Political battles set aside
The Bayhs held a separate memorial Wednesday in Washington, D.C. at the National Cathedral, where Evan and Susan were married. It’s also where, in 1979, services were held for Evan’s mother, Marvella Bayh.
Those in attendance Wednesday included former Vice President Mike Pence and his brother, Rep. Greg Pence, as well as Sen. Dan Coats, who held the same senate seat before and after Evan Bayh, and Sen. Todd Young, who defeated Bayh for the senate seat in the 2016 election.
Past political battles were set aside to honor Susan Bayh.
“In times of adversity,” Evan Bayh told IndyStar, “Hoosiers stick together.”
Pres. Joe Biden, who is a longtime friend to the Bayh family, also spoke at Wednesday’s memorial and spent time with the family before the services. The president lost his son Beau to the same disease that took Susan.
In addition to Evan, Nicholas and Beau, Susan Bayh is survived by her father, Bob Breshears, and stepmother, Kathy Breshears; her brother, Bob Breshears Jr.; and her sisters, Linda Marcus and Ann Lesh.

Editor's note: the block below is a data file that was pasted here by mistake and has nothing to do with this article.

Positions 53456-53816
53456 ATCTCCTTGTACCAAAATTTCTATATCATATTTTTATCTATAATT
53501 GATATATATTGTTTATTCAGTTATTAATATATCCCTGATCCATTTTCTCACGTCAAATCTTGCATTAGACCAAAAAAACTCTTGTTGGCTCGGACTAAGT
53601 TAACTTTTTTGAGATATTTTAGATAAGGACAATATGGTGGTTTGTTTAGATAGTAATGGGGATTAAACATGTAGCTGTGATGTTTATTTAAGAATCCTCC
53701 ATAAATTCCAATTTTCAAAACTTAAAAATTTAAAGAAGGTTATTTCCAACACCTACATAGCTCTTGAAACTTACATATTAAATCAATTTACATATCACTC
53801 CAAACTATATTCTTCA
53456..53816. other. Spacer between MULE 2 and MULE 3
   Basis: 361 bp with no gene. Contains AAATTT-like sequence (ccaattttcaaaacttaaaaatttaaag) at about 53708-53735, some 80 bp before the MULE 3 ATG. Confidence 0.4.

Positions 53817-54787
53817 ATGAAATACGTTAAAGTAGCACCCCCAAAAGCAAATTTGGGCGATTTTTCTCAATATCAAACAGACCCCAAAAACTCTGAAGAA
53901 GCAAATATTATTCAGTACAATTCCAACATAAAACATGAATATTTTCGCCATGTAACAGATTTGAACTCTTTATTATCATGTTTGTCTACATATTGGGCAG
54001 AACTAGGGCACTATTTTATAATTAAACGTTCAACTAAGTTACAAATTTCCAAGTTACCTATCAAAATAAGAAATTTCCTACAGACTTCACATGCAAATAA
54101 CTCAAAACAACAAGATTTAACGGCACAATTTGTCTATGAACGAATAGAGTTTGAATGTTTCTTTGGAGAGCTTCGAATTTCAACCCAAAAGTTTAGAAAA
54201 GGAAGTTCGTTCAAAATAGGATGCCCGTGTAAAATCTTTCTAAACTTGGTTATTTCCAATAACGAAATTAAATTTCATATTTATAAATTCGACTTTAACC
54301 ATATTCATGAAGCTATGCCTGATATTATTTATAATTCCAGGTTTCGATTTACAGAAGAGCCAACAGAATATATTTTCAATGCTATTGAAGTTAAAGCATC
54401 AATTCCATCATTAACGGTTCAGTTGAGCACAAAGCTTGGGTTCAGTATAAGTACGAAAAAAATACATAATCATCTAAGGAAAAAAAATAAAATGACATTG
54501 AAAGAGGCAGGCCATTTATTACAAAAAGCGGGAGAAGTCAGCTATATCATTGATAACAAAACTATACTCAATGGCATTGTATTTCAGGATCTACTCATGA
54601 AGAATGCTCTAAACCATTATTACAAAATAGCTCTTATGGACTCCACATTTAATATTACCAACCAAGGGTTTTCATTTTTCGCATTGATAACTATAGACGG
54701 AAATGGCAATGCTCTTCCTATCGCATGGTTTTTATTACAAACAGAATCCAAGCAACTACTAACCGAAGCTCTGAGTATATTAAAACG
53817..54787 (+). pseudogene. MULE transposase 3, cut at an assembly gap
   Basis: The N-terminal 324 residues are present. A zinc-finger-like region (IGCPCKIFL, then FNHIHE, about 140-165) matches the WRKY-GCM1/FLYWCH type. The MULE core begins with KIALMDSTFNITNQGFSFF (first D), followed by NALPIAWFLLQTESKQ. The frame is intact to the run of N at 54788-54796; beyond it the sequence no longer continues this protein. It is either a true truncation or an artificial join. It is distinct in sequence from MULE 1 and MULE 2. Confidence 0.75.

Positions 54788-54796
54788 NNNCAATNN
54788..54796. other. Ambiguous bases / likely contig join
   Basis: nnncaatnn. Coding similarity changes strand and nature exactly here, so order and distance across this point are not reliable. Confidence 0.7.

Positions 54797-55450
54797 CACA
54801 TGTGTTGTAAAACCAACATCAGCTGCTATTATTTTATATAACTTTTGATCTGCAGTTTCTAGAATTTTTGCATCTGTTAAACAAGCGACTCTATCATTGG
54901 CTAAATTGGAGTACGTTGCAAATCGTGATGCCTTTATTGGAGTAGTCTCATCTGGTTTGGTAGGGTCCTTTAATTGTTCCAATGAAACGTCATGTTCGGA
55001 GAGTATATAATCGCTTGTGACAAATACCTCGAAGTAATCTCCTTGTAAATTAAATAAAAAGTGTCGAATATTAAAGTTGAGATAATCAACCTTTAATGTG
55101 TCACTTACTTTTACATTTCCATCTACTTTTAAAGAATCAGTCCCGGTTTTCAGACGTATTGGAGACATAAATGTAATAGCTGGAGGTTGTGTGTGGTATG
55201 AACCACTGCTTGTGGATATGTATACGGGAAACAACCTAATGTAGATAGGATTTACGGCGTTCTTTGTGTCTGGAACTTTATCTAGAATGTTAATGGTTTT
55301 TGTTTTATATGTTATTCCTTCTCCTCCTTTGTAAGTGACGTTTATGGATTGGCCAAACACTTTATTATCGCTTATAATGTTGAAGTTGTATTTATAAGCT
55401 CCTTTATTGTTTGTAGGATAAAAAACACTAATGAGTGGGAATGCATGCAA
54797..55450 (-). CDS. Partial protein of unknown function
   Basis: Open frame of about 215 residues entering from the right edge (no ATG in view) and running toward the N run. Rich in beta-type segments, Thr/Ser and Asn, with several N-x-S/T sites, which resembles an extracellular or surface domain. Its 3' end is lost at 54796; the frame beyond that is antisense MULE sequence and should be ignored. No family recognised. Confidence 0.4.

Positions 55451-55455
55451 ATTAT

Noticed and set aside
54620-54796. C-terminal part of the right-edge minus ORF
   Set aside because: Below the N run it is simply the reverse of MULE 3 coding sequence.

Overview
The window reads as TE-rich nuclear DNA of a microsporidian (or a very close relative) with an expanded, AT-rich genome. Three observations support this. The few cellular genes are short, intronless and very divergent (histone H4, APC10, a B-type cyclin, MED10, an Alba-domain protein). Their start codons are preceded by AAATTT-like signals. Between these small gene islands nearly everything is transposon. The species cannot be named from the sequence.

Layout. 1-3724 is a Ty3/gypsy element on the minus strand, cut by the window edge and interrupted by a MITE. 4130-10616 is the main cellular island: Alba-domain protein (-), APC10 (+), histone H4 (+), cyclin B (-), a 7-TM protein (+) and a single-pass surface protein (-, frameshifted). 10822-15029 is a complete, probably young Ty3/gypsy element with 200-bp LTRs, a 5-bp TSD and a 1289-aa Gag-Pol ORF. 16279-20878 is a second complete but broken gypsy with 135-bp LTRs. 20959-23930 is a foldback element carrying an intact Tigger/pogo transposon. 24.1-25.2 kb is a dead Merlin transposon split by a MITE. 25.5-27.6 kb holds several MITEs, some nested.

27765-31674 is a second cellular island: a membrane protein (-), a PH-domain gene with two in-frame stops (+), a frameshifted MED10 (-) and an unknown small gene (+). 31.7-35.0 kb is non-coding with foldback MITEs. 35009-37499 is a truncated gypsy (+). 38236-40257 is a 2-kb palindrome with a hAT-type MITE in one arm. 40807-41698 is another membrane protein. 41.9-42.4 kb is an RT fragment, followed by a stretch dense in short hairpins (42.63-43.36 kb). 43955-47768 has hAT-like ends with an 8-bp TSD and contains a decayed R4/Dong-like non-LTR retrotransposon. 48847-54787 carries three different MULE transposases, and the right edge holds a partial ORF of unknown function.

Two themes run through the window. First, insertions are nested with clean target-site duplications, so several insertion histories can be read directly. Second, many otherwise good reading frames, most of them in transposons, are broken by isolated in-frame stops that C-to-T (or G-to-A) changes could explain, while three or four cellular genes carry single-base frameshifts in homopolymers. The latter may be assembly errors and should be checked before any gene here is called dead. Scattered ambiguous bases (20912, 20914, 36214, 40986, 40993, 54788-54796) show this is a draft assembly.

‘Take care of our sons’
She leaves behind a legacy that will endure.
Following the memorial Saturday, Mayor Hogsett announced plans for an outdoor classroom at Holliday Park that will honor her memory. The classroom, which will contain seating for up to 50 people, will include an outdoor fireplace and gardens at the park’s nature center.
Much of the planning and fundraising, Evan Bayh said, were led by two of his wife’s closest friends: Barbara Glass and Amy Peterson. Both women participated in the memorial, too.
Evan Bayh said the classroom was a fitting tribute for his wife, who cared deeply about helping young people get an education.
A scholarship at Indiana University also is named after Evan and Susan Bayh.